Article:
Candle Cove was an American experimental puppet TV-show, aimed at children. It was originally going to be called "Pirate Place".
Locally produced in Ironton, Ohio, the show advertised itself as modestly trying to handle avantgarde educational contents through new techniques, both visual, artistic, and technical.
It apparently was loosely based on a short story called "The Nickerbocker's Tale" from 1767.
The first Candle Cove announcement was made on May 14th, 1968, at a local TV-News show, in a Chronicle about education in the city. An interview was held at the Visual Arts department of the University of Ohio with two students named Caroline Barker and Mary Prescott, who revealed themselves as working on a TV-show project involving puppetry called Candle Cove; according to Barker and Prescott, they were the ones comissioned on building the puppets; during the documental, some shots of puppet designs, drafts and even unfinished puppets were taken.
On January 12th, 1971, the Culture and Arts Note from the Local Network made the first announcement of the Candle Cove Premiere in a 12-minute interview with the executive producer of the show, Tom Thrives, and the director of the show's first episode, Lynn Huntington. In their speech, Candle Cove was a project that took 5 years to develop, and was expected to put "Kids and Educational Ohio TV" to the national top. The rest of the show after the pilot was directed by Emerson Grimes.
Pilot Episode (1971)Edit
The launch was much anticipated by both kids and adults, and many educational critics expected to write a review of the first episode. It premiered on Channel 58 at Primetime (7 PM) on January 19th, with a live performance where the main characters and the concept of the show were presented. That 20-minute special (16-minutes in actual time, with a cut at the 14:20 minute mark to include advertising) was called "Welcome to Our Happy Ship" and was accompanied by a live audience.
The first reviews for the pilot episode were mixed. Most of the critics recognized a "potential heart-warming" attitude in the characters, but they complained about the "cheap" and "realistic" look of the puppets, with Alex Smart from The Ironton Reporter calling them "disturbingly human" and "morbid". Other commentators dismissed the "bad" look of the puppets by saying that the show was "playing by its own rules" and considered that "plausible" since the purpose was "bending fantasy and reality in an integral way".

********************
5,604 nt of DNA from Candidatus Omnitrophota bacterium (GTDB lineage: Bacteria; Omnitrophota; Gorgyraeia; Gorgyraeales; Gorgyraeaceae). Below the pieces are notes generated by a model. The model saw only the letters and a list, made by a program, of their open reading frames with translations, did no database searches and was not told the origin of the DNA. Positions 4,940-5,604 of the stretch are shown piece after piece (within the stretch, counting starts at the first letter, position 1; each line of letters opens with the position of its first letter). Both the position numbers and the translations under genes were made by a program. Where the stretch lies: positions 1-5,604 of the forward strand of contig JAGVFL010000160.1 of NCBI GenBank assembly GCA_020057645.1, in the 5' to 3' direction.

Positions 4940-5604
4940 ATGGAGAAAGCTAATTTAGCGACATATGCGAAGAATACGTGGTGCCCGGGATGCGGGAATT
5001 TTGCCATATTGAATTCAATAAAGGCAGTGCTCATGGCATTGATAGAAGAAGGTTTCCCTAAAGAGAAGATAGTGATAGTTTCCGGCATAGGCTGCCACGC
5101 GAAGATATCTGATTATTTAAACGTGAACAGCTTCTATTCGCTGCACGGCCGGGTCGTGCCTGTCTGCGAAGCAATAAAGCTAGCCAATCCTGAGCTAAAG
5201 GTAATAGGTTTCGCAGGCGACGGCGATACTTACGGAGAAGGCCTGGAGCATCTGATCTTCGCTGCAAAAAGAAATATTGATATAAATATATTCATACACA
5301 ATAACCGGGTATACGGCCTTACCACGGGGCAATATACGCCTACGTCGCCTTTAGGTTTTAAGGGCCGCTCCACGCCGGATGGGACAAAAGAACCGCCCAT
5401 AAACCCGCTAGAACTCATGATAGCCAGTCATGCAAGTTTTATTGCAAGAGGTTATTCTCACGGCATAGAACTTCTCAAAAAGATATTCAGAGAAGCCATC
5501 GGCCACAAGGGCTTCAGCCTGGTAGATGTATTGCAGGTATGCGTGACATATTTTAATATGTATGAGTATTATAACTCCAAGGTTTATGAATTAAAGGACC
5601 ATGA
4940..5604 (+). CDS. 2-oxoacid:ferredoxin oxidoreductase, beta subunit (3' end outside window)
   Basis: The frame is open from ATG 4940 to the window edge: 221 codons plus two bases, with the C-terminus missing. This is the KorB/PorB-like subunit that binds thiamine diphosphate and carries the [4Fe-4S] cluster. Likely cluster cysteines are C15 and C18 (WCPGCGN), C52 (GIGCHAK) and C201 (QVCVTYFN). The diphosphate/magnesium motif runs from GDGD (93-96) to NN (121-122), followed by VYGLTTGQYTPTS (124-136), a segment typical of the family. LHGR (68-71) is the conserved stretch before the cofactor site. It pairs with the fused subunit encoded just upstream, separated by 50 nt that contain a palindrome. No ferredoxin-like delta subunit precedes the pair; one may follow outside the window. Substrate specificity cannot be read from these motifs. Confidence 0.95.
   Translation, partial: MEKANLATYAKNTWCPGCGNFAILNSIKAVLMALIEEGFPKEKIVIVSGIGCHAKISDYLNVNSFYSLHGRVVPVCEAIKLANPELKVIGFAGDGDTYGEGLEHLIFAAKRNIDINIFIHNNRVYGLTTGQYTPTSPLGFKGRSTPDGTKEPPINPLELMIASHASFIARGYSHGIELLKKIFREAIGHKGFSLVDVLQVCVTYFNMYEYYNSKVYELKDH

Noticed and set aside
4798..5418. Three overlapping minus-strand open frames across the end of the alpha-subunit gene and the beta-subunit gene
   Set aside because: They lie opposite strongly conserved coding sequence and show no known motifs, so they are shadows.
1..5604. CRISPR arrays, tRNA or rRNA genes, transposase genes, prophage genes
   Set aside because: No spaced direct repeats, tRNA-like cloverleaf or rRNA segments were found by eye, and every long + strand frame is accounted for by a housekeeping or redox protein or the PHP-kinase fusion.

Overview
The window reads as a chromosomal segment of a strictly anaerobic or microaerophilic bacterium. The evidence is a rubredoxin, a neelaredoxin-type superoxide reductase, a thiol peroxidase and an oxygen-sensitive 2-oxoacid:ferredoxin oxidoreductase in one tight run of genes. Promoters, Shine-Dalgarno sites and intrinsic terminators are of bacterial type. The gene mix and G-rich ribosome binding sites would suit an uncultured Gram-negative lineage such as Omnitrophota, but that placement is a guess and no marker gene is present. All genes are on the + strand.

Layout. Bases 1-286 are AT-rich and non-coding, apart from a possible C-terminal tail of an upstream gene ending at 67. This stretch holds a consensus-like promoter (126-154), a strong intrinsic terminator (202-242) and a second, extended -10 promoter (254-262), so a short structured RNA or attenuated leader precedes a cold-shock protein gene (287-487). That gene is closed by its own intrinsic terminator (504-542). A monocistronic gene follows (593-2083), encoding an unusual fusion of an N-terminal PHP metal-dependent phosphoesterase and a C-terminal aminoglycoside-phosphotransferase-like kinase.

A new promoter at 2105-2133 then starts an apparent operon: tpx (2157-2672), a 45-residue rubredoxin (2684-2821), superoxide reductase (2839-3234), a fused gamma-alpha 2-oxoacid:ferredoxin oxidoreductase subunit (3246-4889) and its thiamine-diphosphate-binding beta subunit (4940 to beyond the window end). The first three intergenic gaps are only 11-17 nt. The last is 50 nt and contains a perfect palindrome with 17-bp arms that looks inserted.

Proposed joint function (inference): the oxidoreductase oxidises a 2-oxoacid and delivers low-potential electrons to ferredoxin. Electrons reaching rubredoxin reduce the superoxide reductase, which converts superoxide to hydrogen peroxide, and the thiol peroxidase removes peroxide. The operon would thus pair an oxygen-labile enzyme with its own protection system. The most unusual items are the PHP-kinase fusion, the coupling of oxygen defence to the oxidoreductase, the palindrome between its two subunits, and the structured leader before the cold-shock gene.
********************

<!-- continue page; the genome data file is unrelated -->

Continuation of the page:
Talinka Staropoli, Ph. D. from the Ohio University Southern Campus, referred to the show as "a genuine original proposal" and predicted a good future for the show.
Season One (1971-1972)Edit
Following some good reviews of the pilot, it was quickly greenlit a complete "first season" for the show consisting of 9 episodes, that were going to be produced weekly. However, the show was pushed to a schedule more adequate for kids, right after the Local News, at 4:30 p.m. No other episodes were broadcast live. Instead, they were presented with two commercial cuts, previously recorded.
Season Two (1972)Edit
The second season of Candle Cove was aired two months after the first, and consisted of an additional three episodes to the standard nine, bringing the total count to twenty-one episodes. There were no major changes to the shows framework and it continued with the same themes. Oddly enough, by this time the last few episodes were not widely broadcast due to undisclosed reasons. This went generally unnoticed and unquestioned, leading to the belief that there had been only 9 episodes. The season also included the alleged "screaming episode".